Recipe: Dr Pepper Peanut Brittle

Categories: Recipes, Sweets

PB ingredients.JPG
Joanna O'Leary
Ingredients pre-boil.
I sublet my apartment this summer, and when I returned, there were four cans of Dr Pepper in my fridge. I can probably count on one hand the sodas I really do not care for, and sadly (non-Dublin) Dr Pepper is among them. Dumping all four cans down the drain seemed like a colossal waste, not to mention sort of a sin against the Lone Star State.

Perhaps, I thought, I could incorporate the Dr Pepper into a baked good. A few years ago, I found myself in a similar situation with a can of Guinness and as a result, I learned how to make Guinness cake, now my go-to dessert for St. Paddy's day parties. A quick perusal of the interwebs yielded many, many recipes for Dr Pepper cake and cookies, but my deficient pantry stores meant I'd have to go for something extremely simple. Eventually, I found an uber-easy recipe for Dr Pepper Peanut Brittle.

Dr Pepper Peanut Brittle

  • 1 1/4 cup sugar
  • 3/4 cup butter or margarine*
  • 1 1/2 teaspoon salt
  • 1/4 cup Dr Pepper
  • 2 cups peanuts
  • 1/2 teaspoon baking soda

Combine sugar, butter, salt, Dr Pepper and peanuts in a large saucepan. Boil, stirring constantly, until temperature of 290 degrees is reached. Remove from heat and stir in baking soda. Pour into 15 x 10 inch baking pan greased or lined with foil. Cool until hardened. Break into pieces.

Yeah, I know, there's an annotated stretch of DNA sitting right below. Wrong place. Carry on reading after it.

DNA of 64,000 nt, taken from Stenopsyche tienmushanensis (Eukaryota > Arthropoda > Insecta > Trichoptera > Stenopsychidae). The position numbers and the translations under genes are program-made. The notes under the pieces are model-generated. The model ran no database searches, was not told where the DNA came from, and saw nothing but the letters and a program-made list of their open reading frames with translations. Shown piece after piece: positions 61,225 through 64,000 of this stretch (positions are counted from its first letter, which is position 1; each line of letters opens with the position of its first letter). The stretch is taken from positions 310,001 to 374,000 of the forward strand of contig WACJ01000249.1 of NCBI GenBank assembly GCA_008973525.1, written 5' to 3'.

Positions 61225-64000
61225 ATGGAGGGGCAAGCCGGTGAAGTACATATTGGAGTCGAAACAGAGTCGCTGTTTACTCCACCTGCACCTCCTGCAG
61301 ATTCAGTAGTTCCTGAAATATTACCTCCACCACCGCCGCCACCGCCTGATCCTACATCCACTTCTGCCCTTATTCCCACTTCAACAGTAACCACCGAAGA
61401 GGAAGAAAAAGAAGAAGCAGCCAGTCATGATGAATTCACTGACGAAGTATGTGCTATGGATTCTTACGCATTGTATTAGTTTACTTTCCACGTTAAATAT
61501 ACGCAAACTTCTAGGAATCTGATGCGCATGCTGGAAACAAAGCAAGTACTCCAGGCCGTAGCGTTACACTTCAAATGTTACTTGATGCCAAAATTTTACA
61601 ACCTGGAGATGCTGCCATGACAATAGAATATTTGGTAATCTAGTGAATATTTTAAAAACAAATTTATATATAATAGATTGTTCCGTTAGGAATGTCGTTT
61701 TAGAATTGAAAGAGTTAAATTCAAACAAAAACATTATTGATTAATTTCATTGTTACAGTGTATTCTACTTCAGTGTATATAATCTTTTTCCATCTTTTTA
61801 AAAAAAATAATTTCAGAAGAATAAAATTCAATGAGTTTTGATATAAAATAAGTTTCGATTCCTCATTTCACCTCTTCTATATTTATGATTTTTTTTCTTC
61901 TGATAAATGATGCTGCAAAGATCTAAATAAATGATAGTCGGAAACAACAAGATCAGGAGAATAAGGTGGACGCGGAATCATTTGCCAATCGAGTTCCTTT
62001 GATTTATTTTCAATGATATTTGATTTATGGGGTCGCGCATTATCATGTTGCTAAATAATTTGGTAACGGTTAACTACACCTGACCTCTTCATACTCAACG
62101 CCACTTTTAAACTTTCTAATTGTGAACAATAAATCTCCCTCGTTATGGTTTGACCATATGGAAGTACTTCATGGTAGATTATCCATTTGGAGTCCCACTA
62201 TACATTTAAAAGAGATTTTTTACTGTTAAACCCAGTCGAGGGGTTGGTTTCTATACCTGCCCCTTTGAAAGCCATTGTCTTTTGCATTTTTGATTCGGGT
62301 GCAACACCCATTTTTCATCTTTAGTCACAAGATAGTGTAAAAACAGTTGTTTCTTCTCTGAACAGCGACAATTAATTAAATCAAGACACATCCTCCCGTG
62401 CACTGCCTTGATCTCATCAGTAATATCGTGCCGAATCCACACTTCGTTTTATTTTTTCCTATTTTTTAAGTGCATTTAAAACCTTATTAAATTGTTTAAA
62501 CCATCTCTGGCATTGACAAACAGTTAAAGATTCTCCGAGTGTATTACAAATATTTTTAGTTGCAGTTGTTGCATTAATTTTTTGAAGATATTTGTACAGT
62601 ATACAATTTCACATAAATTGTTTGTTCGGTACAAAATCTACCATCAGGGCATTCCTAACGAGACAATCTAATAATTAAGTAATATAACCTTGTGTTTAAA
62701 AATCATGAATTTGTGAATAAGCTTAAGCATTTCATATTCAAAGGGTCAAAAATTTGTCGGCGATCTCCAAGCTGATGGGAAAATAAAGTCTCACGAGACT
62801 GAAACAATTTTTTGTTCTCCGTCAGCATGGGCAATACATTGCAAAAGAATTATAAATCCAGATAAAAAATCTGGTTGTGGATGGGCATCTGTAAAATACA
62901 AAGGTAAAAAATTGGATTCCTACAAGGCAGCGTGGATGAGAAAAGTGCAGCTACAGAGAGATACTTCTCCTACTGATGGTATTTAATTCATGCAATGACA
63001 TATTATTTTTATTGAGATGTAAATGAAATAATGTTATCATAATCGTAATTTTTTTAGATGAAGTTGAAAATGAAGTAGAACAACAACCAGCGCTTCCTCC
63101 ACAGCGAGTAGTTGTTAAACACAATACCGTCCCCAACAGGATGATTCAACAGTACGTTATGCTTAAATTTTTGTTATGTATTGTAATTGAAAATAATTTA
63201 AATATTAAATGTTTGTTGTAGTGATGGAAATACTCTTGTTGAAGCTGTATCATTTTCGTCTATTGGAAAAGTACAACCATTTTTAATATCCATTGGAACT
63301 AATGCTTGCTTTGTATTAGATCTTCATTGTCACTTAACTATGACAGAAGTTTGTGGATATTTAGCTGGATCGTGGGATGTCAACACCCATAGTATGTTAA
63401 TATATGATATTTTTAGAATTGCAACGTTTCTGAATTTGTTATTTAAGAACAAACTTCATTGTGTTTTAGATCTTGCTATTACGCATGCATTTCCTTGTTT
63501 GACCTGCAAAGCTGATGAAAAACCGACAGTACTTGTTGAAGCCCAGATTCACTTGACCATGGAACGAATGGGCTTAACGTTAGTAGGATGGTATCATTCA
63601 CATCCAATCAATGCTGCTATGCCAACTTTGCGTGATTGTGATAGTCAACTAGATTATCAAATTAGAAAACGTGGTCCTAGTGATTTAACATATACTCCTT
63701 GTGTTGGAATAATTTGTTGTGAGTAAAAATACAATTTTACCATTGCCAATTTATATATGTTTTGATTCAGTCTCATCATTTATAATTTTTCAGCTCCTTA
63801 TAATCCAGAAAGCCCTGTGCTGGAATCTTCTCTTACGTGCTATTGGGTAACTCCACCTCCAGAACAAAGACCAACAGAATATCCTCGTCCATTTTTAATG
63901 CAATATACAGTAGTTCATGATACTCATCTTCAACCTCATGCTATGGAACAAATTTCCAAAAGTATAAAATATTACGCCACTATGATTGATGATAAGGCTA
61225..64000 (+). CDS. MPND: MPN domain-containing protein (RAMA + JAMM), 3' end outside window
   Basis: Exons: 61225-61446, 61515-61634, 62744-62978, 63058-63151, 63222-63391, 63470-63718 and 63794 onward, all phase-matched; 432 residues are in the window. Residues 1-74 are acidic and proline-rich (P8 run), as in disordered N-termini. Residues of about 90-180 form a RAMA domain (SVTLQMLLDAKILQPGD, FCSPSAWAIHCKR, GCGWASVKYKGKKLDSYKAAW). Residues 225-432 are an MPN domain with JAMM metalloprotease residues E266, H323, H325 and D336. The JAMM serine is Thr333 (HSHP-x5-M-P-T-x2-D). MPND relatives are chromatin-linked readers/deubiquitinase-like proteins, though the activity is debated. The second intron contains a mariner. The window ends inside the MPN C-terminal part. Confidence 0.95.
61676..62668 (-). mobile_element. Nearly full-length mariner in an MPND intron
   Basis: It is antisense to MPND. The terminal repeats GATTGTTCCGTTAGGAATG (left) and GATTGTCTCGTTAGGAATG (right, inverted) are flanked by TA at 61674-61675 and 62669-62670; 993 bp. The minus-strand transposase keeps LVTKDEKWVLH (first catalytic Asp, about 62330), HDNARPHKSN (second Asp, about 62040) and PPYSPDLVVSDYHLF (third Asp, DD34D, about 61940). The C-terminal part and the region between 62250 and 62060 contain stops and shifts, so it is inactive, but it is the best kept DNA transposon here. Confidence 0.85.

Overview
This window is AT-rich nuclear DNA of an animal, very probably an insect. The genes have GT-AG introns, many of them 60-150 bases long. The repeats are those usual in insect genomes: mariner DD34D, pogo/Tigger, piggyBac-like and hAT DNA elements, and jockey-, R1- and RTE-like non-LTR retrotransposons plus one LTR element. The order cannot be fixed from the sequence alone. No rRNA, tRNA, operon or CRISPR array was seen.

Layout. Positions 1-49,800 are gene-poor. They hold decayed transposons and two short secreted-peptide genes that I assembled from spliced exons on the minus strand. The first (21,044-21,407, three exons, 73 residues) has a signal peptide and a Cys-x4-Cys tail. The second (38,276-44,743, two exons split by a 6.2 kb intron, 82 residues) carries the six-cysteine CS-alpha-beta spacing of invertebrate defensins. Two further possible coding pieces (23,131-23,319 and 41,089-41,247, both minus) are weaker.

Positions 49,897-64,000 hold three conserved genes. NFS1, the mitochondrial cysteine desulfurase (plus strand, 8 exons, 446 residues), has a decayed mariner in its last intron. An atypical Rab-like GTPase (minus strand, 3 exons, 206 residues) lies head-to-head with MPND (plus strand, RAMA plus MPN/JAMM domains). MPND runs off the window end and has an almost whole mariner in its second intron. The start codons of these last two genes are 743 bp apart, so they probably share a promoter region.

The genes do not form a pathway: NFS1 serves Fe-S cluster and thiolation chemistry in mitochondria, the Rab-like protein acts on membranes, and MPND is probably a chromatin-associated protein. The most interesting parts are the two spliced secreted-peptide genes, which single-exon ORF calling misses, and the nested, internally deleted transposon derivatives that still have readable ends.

Joanna O'Leary
Cool and ready for consumption.

Serving recommendation: Pair with ice-cold milk or hot cinnamon tea.

* Margarine was what I had, so that's what I used. Butter is surely better, although my version was tasty.

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My Voice Nation Help

Dr. Pepper makes a great marinade for salmon.  Actually no it doesn't.


You dont like Guiness - that makes me sad.


I already tweeted this, but it seems appropriate here as I am also of the anti-Dr Pepper persuasion, but I also am a fan of the Homesick Texans Dr Pepper ribs.

Joanna O'Leary
Joanna O'Leary

Oh no, my dear. I don't like Guinness in a can. Tastes totally different on tap, and, in fact, in Ireland.


Guinness anywhere outside of Ireland tastes so sad and pathetic. Ok, I might be exaggerating, but it's not even close to the original.

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